In the latest report from the Social Security trustees, coverage for those with disabilities (Social Security Disability Insurance [SSDI]) will exceed the amount coming in from payroll taxes by the beginning of 2013, and it will run out completely by in 2016, reports The Washington Post.
As it has done in the past, Congress can replenish the disability insurance trust fund by refiguring the share of payroll taxes that flow to Social Security retirement and to disability accounts.
In 2011, SSDI paid out more than 20 percent of all Social Security benefits–both on retirement and on disability. That was about $130 billion, with another $90 billion going to Medicare for these beneficiaries, who are entitled to health coverage after two years of disability.
Since 1990, the number of workers with disabilities has nearly tripled for several reasons, including: the aging of the population and the economic downturn, during which disability claims have spiked 25 percent.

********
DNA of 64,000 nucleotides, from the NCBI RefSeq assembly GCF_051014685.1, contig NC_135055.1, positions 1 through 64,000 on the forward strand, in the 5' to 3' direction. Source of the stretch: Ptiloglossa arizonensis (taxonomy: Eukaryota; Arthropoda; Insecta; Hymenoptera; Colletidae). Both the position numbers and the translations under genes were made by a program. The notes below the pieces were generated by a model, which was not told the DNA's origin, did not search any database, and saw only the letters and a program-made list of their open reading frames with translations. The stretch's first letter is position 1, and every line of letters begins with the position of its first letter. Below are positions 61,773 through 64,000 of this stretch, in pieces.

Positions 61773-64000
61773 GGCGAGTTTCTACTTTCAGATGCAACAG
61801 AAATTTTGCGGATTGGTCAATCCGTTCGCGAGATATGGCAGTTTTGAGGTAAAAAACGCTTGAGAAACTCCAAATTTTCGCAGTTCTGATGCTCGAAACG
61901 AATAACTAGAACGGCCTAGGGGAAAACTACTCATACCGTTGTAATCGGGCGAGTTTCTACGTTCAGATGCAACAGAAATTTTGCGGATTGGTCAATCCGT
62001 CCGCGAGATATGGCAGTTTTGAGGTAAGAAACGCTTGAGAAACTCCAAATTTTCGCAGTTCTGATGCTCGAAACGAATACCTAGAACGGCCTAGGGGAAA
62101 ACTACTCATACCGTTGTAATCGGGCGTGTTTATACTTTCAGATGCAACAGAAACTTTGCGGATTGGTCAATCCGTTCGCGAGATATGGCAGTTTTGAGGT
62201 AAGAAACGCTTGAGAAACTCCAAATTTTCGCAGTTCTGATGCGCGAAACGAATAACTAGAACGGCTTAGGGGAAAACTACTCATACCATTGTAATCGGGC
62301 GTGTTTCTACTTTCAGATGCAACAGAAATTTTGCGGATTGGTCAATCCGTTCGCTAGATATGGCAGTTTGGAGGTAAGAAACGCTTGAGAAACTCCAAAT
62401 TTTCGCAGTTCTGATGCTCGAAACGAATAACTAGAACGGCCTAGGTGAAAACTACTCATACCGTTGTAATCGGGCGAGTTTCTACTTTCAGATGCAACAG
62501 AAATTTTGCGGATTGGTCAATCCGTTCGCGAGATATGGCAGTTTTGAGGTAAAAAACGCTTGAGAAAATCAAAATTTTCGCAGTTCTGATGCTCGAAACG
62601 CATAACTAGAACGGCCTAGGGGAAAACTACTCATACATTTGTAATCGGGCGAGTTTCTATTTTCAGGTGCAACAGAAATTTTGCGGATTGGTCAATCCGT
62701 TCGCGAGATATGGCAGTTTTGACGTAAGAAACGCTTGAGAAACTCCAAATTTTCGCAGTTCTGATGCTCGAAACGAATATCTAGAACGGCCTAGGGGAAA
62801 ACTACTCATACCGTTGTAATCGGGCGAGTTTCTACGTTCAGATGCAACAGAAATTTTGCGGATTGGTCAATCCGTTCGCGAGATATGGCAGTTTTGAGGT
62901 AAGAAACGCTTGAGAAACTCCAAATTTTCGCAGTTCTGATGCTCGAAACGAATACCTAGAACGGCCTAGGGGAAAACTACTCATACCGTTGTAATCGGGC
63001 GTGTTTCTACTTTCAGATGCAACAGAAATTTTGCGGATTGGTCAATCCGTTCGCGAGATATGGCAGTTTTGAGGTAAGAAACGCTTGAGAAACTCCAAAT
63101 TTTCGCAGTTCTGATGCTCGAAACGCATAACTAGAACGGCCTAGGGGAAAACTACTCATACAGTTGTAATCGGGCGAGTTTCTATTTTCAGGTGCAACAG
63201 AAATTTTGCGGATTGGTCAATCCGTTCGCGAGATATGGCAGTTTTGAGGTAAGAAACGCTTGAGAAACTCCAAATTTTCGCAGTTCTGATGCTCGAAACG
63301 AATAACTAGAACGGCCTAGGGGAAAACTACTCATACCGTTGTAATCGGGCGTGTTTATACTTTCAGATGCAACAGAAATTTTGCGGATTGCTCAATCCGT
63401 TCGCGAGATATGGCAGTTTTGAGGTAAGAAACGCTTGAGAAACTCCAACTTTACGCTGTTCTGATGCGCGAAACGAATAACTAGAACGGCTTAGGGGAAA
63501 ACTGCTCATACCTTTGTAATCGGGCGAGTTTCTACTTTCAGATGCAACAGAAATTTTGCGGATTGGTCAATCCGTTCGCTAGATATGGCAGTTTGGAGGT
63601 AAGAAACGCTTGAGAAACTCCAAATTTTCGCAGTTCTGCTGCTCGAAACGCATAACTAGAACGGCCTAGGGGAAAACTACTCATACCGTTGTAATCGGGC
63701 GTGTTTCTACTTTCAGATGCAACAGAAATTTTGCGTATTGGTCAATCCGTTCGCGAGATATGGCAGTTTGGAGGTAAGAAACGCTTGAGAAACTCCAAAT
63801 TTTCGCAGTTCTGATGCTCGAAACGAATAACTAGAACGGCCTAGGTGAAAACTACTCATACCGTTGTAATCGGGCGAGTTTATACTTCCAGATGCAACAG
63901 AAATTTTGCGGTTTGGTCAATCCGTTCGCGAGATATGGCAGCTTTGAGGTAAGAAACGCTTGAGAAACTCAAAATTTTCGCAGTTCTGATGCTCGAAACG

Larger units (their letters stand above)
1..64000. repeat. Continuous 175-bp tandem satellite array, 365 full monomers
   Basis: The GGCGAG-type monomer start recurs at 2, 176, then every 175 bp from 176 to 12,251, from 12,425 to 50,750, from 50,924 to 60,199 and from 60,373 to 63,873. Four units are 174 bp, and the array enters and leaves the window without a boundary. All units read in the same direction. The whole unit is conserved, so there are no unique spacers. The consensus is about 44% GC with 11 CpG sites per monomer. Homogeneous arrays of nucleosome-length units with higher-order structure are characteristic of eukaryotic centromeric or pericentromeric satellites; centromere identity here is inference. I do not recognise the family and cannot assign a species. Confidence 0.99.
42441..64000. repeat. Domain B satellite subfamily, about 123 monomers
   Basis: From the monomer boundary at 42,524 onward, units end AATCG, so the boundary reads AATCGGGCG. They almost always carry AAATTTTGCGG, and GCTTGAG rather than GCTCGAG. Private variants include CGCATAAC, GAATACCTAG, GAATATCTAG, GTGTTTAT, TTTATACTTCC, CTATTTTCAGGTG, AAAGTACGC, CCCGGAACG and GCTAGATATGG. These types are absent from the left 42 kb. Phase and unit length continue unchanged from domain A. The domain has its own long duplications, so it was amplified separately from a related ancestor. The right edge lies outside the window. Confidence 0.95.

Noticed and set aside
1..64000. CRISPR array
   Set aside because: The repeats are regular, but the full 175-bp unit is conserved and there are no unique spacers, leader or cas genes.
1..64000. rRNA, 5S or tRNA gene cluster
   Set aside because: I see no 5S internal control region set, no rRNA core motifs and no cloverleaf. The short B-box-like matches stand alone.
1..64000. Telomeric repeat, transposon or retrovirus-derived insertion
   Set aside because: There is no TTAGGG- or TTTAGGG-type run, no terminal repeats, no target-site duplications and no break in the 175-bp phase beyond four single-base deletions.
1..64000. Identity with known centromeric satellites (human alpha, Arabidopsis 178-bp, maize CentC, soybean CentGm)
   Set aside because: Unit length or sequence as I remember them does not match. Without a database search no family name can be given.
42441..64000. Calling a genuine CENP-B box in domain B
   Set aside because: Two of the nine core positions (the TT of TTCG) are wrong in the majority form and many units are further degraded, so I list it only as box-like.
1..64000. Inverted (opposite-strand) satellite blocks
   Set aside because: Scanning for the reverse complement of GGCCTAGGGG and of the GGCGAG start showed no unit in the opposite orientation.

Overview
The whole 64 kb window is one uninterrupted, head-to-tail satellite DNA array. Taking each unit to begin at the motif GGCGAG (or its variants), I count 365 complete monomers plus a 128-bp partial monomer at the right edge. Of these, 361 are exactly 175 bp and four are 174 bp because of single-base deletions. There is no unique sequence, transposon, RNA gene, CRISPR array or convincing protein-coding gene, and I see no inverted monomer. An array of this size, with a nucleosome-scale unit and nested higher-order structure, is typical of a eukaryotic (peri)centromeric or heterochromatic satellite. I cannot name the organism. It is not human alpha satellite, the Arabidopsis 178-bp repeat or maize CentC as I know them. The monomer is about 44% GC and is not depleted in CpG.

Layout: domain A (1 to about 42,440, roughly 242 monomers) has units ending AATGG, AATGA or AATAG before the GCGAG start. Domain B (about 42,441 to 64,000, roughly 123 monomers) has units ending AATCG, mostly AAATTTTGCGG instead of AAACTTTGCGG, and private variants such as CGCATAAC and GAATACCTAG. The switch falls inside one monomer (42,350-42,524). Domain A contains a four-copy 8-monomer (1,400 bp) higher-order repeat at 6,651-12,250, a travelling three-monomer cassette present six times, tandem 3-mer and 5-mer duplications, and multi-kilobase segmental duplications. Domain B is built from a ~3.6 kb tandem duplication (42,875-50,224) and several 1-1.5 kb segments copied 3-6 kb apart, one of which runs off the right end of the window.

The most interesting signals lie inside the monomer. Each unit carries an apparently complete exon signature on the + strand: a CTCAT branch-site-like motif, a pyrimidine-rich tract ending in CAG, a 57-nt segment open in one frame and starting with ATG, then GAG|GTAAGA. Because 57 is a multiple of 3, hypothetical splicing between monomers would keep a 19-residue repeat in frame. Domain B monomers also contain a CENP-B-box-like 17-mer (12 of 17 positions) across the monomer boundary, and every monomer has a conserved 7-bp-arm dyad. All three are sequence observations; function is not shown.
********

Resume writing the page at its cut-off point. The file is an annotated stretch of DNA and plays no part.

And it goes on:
Disabled workers would prefer to work when and if they can, but SSDI rules limit the amount and type of work people can perform while collecting SSDI benefits. If people choose to work beyond these limits, they may lose their rights to benefits.
For disabled workers, there may be less physically taxing employment options thanks to technology.
If you or someone you know lost your benefits or need to learn more about getting back to work while collecting Social Security Disability benefits, contact the Social Security Disability lawyers at Newlin Disability.